Letting go of the reigns a little and working as part of a team has been an important skill I needed to improve on.
It’s always fascinating to peek inside other people’s processes, to find out:
a) what you’re doing right and
b) where you’re making a total plum of yourself
…and I’ve benefitted from both.
Mentoring is something I haven’t sought out in a while, BUT…
I’m about to start a super-exciting program with a hugely-respected senior copywriter that will add tons of value to my practice.
I can’t wait.
Seriously folks, if a control-freak lone wolf like me can learn to suck it up and seek help in the right places, anyone can do it.
Get collaborating – it’s fun!
(Almost as much fun as doing everything your own way, mwahaha.)
3 – Express Your Value AND Your Personality
It can be tricky getting the balance right with content creation…
Yes, you want to showcase your unique personality, because people hire people they know, like & trust – not faceless automatons.
But at the same time, you don’t want to spend too much time talking about yourself when you should be selling a desired outcome.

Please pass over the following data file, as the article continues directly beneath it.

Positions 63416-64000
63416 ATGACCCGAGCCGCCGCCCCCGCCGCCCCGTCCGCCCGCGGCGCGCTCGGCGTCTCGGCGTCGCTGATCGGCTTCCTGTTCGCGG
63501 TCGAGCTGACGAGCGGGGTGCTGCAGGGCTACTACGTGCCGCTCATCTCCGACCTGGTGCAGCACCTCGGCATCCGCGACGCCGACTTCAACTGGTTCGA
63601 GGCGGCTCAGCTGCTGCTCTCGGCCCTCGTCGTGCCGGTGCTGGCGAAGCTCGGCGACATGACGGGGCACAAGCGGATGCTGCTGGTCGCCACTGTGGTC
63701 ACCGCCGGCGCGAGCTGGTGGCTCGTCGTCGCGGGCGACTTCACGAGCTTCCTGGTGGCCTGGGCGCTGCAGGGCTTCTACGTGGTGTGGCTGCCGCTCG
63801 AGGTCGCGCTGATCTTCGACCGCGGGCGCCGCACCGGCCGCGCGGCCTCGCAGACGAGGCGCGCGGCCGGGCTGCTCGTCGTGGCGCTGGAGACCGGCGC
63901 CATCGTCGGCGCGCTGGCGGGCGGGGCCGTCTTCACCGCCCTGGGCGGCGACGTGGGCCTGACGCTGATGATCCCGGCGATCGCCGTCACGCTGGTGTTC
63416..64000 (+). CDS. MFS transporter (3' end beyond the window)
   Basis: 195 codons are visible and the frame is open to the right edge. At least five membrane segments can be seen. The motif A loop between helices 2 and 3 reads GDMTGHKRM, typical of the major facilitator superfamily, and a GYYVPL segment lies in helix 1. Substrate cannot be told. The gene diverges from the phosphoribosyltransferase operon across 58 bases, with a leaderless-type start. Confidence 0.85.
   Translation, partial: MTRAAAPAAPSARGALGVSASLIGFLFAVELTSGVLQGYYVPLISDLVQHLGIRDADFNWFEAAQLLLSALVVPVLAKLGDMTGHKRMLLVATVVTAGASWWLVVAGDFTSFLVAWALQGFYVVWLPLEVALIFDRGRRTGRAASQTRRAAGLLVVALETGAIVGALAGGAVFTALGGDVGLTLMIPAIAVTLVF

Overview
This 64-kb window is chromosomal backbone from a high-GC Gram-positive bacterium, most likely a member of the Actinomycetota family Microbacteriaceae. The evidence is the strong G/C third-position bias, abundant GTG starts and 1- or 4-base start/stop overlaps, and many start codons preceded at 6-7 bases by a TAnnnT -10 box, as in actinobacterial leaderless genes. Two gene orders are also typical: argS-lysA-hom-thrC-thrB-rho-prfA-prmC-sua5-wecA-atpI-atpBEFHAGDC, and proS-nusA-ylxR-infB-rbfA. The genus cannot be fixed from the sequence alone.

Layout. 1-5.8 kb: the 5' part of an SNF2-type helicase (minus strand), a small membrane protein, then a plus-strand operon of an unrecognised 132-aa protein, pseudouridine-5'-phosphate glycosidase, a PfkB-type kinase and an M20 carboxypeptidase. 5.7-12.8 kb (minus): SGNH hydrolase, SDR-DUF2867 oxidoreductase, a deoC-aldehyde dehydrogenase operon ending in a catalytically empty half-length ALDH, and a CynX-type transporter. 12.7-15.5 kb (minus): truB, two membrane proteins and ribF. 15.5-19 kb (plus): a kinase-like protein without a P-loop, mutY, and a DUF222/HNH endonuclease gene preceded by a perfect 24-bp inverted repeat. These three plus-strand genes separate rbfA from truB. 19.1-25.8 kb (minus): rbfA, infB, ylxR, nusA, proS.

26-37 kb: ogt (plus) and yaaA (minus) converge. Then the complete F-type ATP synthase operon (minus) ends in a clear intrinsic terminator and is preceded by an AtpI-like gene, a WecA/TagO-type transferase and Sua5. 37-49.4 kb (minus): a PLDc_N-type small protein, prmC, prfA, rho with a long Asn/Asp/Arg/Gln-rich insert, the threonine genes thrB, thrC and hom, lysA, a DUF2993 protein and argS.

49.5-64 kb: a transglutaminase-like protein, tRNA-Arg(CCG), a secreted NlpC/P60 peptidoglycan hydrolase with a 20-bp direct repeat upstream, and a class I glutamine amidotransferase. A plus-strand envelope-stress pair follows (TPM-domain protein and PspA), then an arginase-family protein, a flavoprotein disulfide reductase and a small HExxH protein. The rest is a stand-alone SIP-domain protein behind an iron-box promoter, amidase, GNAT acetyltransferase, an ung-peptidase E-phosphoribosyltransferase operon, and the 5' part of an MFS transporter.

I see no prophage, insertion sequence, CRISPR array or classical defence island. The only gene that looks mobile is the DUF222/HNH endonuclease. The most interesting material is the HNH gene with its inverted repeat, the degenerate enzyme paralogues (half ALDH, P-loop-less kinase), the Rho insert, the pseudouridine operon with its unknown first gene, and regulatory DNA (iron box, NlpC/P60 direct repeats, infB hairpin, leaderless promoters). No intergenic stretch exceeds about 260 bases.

Creating original content is obviously useful for building up a relationship with prospects before they even think about hiring you, so that when they do need help, you’re top of their mind and ‘pre-qualified’…
Starting a discussion with someone who arrives in your inbox already convinced you’re the one they want is a lot easier than trying to ‘sell’ someone who’s shopping around for the right fit.
And that’s what educational or entertaining content can do for you – especially when you lace it with the right amount of personality.
But don’t lose sight of this:
All your readers, viewers and listeners are primarily driven by their need to solve a problem, to learn, to get somewhere they want to go.
So make sure everything you put out has value to someone…
Put the ego aside when reviewing any content you publish, and ask:
“What does this offer, and to who does it benefit?”
If you’re just blowing your horn, all the personality in the world won’t stop your audience from switching off.
Likewise in your sales copy, don’t focus too much on the ‘how’ you get results…
Unless your methods are completely unique to you and/or particularly exciting in their own right…
Stay focused on the outcome for the prospect/client.
Case studies are great for this, as long as they help your prospect picture themselves in the position of the client whose problem you solved.
With so many more ways for marketers and biz-owners to express themselves, it can be a battle to wade through all the new content that hits your inbox or social feed.
Competition for attention is higher than ever – so always keep your prospects & audience’s needs in mind whenever you seek a moment in the spotlight.